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Australia’s largest source of temporary visa holders is India

India is the leading country of birth for temporary visa holders, with 283,900 people, representing 17.1% of the total. This is a significant increase from 2016, when India accounted for 14.2% of the temporary visa-holder population. 

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Over 1.6 million people in Australia held temporary visas on Census Night in 2021, according to the latest data released by the Australian Bureau of Statistics (ABS).

The ABS report shows 1,664,600 temporary visa holders in Australia on Census Night, accounting for 6.6% of the total population. The data reveals that the number of temporary visa holders in Australia has increased by 12.3% since the last census in 2016.

India is the leading country of birth for temporary visa holders, with 283,900 people, representing 17.1% of the total. This is a significant increase from 2016, when India accounted for 14.2% of the temporary visa-holder population. 

China followed India, with 231,200 people, accounting for 13.9% of the total. Other countries in the top five included the United Kingdom (4.4%), the Philippines (4.2%), and the United States of America (2.9%).

Australia’s migration system is set to undergo significant policy reforms. The government plans to raise wages for temporary skilled migrants by $16,000 from 1 July and make thousands eligible for permanent residency by year-end.

The Temporary Skilled visa category had the highest number of Indian citizens, with 15,500 individuals, followed by England with 10,400 and the Philippines with 8,600. Additionally, the largest number of temporary residents on Student visas were also Indian, with 72,300 individuals, followed by China with 53,300 and Nepal with 41,100.
In the week prior to Census Night:
  • Over half (54%) of employed temporary residents worked full-time (35 hours or more).
  • The visa type most likely to work full-time hours was Temporary skilled (82%).
  • Over three quarters (76%) of employed Students worked part-time (1-34 hours).

The report shows that the majority of temporary visa holders were in Australia for work, with 771,500 people accounting for 46.3% of the total. This was followed by those on student visas, with 530,300 people, accounting for 31.8% of the total. The remaining visa holders were in Australia for other reasons, including family, holiday, or humanitarian reasons.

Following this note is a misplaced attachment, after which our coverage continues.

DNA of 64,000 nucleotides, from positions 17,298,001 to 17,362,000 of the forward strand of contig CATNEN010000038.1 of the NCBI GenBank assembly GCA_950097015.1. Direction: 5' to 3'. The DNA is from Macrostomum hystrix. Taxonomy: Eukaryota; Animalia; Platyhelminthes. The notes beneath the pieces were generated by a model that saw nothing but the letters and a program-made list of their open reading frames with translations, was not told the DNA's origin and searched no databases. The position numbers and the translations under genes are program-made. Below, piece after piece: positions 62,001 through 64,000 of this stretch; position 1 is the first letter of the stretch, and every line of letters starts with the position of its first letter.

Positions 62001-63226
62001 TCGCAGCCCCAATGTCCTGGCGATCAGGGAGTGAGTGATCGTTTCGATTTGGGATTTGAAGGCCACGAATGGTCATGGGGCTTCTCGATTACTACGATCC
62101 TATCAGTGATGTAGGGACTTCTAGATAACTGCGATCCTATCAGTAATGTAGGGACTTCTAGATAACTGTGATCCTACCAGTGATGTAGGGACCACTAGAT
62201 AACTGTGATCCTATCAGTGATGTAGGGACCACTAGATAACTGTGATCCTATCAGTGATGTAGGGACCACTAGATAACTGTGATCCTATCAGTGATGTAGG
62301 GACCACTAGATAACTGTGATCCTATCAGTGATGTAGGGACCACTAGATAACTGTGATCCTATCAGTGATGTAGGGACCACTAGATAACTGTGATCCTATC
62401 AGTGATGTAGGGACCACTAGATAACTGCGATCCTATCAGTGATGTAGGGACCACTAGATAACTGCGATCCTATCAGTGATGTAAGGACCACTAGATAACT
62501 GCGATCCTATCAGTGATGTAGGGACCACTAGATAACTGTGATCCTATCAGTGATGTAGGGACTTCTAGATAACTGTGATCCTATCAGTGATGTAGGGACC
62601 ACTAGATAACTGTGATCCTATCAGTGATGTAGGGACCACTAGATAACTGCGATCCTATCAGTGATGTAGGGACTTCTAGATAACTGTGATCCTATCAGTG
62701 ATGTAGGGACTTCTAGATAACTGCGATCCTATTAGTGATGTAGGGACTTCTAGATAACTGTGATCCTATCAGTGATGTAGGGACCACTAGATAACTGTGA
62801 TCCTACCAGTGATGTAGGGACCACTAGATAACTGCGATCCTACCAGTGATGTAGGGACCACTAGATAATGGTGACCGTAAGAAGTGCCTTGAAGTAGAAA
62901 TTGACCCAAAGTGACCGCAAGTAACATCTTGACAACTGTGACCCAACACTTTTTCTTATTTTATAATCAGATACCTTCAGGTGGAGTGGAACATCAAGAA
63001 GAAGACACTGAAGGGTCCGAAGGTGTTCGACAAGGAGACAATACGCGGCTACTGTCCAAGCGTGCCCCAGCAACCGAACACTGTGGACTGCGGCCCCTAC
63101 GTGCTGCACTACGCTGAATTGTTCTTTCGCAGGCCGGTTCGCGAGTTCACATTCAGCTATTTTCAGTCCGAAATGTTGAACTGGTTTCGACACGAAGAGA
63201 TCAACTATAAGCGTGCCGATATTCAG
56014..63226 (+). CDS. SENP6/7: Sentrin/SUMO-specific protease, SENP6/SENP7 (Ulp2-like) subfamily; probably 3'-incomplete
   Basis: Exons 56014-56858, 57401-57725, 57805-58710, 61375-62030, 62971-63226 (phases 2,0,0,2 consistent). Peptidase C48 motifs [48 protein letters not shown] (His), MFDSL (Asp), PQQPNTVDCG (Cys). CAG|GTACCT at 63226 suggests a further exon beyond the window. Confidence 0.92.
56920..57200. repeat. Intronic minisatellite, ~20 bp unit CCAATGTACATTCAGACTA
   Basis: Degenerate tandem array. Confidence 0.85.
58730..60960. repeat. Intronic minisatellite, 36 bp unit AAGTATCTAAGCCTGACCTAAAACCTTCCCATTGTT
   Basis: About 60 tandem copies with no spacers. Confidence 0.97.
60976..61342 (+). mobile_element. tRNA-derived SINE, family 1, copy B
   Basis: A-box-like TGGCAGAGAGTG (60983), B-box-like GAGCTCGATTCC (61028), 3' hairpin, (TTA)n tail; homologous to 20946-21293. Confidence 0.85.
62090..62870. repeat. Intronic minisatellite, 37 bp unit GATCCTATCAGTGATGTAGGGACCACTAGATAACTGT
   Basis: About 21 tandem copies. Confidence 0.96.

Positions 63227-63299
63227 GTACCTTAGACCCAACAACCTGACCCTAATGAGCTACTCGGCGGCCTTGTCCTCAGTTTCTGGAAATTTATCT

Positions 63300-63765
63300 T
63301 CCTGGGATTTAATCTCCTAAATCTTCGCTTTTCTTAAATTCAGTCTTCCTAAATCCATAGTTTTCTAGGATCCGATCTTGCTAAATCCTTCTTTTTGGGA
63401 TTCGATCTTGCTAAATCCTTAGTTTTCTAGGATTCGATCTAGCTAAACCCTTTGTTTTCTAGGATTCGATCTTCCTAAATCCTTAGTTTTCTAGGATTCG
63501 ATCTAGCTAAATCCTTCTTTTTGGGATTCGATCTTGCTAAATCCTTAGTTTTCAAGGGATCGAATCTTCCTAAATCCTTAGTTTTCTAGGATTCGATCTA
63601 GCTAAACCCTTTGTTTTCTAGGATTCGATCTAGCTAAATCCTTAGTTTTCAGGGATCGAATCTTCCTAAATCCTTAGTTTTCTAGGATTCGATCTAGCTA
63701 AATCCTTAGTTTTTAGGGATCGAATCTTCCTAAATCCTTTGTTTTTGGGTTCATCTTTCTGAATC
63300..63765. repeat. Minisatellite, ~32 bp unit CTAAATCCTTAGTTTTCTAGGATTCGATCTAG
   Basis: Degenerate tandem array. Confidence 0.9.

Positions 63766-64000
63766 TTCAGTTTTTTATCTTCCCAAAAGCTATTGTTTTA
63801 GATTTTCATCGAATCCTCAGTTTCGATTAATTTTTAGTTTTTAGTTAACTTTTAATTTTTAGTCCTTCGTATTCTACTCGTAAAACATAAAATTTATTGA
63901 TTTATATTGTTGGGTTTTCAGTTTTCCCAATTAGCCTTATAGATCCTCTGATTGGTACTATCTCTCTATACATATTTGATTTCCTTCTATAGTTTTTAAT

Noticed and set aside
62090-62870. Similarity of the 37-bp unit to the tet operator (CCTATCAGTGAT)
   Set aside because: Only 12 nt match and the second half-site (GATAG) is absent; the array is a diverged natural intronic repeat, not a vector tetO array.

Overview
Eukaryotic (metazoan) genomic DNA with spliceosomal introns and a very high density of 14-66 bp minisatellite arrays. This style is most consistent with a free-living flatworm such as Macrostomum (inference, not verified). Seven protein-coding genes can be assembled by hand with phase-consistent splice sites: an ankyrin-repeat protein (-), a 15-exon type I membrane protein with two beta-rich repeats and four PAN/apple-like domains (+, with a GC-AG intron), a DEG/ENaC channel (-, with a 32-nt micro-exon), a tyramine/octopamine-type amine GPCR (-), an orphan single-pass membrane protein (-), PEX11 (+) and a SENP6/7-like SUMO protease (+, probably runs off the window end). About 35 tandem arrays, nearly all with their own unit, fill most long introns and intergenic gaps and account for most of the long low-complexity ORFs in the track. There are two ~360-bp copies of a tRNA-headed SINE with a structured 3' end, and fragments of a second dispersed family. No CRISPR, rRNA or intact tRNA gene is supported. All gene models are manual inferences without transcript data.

The ABS data also revealed that the median age of temporary visa holders was 30 years, compared to the median age of 38 years for the total population. This indicates that temporary visa holders are generally younger than the broader Australian population.

Commenting on the findings, ABS Director of Migration Statistics Jenny Dobak said, “Temporary visa holders make a significant contribution to the Australian economy and society. They bring diverse skills, experiences, and cultures that help to enrich our communities.”

The ABS report also highlights the need for policymakers to address the challenges temporary visa holders face in Australia, including language barriers, social isolation, and access to healthcare and other services.

The report’s findings are consistent with recent trends in Australia’s immigration policies, which have shifted towards attracting highly skilled workers and students from overseas. This has been driven, in part, by the country’s ageing population and the need to fill labour shortages in critical industries.

India’s high ranking as the leading country of birth for temporary visa holders highlights the growing economic ties between India and Australia.

In recent years, India has emerged as a major trading partner for Australia, with bilateral trade between the two countries reaching $30.3 billion in 2020. India is also a key source of international students for Australia, with over 72,000 Indian students enrolled in Australian universities in 2021.

The ABS report underscores the importance of policies that support the integration of temporary visa holders into Australian society and provide them with access to the services they need to thrive. It also highlights the need for policymakers to continue to attract highly skilled workers and students from overseas to drive economic growth and innovation in Australia.

Read more: Indian drivers must obtain a NSW driver’s license after six months

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